More than 550 congregations took part in Lake Institute’s survey about the pandemic. While their finances have been impacted, many faith communities are adapting, which will be critical moving forward.
New economic models
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For newcomers to the call for reparations, understanding the need to move beyond atonement to restitution is a crucial step, writes the director of the Thriving in Ministry Coordination Program at Leadership Education at Duke Divinity.
Production manager Ruben Torres roasts coffee beans at the Harvest Hands facility using a roaster donated by Cal Turner, former chairman and CEO of Dollar General. Photos by John Partipilo
Building on strengths and taking the long view, a Christ-centered South Nashville nonprofit emerges as a catalyst for holistic community development.
How we measure the investment in organizations can shortchange commitments that different racial, ethnic and cultural communities make to their ministries, writes the executive director of Leadership Education at Duke Divinity.
Tangier Island, in the Chesapeake Bay, is losing coastline every year and its residents may be the first "climate-change refugees" in the United States. Image courtesy of Google Maps
Tangier Island is losing up to 16 feet of coastline every year and will be uninhabitable within 50 years. How many congregations find themselves similarly watching the sea rise, and why aren’t we doing more for them?
A youth pastor finds that running a social enterprise has influenced everything from his preaching to his role in the community. It has also helped congregants reach across the political divide.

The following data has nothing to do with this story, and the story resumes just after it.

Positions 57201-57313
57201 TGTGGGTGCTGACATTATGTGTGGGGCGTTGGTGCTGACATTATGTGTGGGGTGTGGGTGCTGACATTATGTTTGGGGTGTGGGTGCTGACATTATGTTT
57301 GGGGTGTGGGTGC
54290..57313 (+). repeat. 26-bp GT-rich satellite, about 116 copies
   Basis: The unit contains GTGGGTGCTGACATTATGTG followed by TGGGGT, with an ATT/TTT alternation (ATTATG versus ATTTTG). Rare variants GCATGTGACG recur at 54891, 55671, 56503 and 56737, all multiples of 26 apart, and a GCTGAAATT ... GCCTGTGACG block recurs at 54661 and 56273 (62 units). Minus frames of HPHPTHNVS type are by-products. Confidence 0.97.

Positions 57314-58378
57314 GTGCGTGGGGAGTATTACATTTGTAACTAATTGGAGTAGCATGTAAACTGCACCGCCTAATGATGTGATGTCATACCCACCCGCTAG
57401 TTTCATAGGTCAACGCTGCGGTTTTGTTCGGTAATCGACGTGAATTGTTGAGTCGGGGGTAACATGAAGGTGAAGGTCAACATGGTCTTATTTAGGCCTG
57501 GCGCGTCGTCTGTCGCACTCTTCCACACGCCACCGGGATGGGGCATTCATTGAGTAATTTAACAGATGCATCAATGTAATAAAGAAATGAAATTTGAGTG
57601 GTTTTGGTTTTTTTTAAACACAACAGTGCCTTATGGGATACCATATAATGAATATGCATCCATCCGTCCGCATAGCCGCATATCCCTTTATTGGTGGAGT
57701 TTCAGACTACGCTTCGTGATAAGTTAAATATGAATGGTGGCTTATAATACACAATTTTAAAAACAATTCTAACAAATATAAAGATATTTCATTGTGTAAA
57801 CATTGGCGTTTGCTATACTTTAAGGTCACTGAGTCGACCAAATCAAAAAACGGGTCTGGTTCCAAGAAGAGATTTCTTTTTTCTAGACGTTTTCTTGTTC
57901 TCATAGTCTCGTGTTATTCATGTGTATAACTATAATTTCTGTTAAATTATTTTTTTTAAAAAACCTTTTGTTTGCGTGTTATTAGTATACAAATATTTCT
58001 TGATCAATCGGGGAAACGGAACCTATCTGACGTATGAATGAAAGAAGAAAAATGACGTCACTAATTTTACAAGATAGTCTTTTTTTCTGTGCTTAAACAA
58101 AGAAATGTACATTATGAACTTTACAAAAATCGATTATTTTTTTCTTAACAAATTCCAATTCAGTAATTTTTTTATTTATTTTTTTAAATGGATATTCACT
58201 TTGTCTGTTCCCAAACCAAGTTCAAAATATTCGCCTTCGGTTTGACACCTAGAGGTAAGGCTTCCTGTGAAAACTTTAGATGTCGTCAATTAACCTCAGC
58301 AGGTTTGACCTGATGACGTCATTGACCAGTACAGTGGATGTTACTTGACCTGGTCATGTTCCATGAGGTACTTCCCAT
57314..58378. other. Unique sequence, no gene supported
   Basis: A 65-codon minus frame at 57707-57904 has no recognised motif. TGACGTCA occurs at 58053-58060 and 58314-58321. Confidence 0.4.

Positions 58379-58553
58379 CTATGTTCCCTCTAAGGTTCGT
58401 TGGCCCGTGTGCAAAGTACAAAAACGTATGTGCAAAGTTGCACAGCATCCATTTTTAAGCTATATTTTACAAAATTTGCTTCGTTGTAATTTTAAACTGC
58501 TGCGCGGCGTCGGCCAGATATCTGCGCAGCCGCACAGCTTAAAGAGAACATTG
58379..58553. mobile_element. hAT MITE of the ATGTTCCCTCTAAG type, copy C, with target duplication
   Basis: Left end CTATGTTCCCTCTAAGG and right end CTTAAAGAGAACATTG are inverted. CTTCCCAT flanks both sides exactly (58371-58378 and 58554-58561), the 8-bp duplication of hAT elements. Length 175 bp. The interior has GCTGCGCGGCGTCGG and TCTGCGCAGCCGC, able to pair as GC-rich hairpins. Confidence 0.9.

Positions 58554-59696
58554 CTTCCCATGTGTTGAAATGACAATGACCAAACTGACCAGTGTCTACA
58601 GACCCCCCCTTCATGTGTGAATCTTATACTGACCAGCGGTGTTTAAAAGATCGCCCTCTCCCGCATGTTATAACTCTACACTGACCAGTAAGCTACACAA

The Pres House Apartments provide student housing and generate funds to support Presbyterian campus ministry at UW-Madison. Photos by Kim Isely
A combination church, campus ministry and seven-story apartment building, Pres House is a bustling hub of activity, a “home away from home” for students at the University of Wisconsin-Madison.
A pastor who runs two social enterprises shares his experience on the pros and cons of different models and the tensions inherent in this form of ministry.
A youth pastor who began a church-based social enterprise shares advice for others interested in this kind of ministry. The three initial phases are discernment, consulting with the community and testing.
The Rev. Matt Overton clips bushes while Ethyn McLaughlin mows a lawn on a Saturday morning as part of Mowtown Teen Lawn Care's work. Photos by Adam Guggenheim
Jobs, skills and mentoring are just some of the benefits of this lawn care business, operated under the auspices of a Presbyterian church in Vancouver, Washington.